Making Vanilla

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A year ago I read something about making my own vanilla; honestly, I probably saw Martha Stewart baking something and casually mentioning that she makes her own! So after we put away the Christmas decorations in January ’21 I bought some vodka from the local store and ordered Madagascar vanilla beans from Amazon. The process is pretty simple: use about 5-6 beans per 2 cups of vodka, split the bean in half length-wise so that seeds are exposed. Also make sure that the alcohol covers all of the beans. If needed you can cut the beans in half if using a shorter jar. You don’t want any beans above the alcohol line when you seal it up in a Mason jar. Let it sit; the longer it sits the stronger the flavor. That’s pretty much it, just store it in a cool dry place and shake it every once in a while. Occasionally I would open it a little and breathe in the wonderful aroma, which was sooo amazing. I used bottles that I’ve picked up over the year at estate sales and consignment shops, but you can find bottles on Amazon as well. The vanilla that I bottled in the picture sat for a whole year before we bottled it this morning. After taking what I needed, I topped off the vodka and added a few more beans. This way I’ll always more vanilla coming!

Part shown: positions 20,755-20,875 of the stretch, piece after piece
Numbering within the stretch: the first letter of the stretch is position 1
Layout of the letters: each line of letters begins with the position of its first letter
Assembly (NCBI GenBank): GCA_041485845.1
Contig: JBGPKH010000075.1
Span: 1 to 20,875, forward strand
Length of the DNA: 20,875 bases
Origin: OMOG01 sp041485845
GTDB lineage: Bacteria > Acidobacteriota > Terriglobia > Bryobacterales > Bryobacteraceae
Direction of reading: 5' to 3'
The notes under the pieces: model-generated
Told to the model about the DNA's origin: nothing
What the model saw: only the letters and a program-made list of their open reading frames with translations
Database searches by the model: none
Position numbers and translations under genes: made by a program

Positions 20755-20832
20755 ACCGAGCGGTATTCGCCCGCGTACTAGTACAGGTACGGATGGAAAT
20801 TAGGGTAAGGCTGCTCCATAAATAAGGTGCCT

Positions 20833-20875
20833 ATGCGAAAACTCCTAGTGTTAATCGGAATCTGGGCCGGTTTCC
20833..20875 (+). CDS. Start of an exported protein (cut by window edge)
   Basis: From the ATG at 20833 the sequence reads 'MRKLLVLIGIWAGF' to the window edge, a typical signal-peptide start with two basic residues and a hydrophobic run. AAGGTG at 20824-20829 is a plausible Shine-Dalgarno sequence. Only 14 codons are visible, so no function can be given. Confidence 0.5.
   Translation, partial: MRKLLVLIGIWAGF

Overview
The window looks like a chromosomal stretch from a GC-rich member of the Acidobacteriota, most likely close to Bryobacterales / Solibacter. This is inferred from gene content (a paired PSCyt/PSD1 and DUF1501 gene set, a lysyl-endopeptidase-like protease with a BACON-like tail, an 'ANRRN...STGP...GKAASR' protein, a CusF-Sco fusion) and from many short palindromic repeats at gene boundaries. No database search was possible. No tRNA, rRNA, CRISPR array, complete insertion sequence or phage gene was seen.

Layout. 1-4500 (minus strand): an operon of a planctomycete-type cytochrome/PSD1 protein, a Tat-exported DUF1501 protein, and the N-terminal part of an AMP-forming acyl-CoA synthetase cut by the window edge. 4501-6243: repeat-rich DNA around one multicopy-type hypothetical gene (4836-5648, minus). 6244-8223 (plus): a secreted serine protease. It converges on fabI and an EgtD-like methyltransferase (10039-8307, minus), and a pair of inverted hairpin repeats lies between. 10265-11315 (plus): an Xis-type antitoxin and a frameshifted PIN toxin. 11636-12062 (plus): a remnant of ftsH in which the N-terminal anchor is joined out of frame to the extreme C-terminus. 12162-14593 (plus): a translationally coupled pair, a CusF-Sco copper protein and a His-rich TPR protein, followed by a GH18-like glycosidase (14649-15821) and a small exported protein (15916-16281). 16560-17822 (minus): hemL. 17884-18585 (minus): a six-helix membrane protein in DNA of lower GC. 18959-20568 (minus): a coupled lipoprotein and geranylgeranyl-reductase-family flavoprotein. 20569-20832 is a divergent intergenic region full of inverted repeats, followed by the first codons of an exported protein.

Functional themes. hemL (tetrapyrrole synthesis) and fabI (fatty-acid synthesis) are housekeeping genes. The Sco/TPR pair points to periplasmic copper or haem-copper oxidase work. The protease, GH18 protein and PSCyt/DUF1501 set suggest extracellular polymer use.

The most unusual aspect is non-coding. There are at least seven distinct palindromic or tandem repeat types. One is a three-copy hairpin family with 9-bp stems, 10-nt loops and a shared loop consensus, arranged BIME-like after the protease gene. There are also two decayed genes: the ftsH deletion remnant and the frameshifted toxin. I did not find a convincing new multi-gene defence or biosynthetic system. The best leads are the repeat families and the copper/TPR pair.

You can really go crazy making vanilla because as easy as it is to make, there are a variety of types of beans to choose from with different characteristics. I used Madagascar beans, but there are Tahitian beans, Ugandan beans, New Guinea beans, etc etc. Besides that, you can choose to use vodka or rum or bourbon or pretty much any type of alcohol (the alcohol extracts the oils from the bean). Some vanillas are better for baking, some better for frostings, you name it. We’re even experimenting with a faster method that starts by putting the filled jars in to an InstaPot for 30 minutes, then letting it cool overnight. The recipe says you can use it within 24 hours, but we’re going to let it sit longer to see how it develops.

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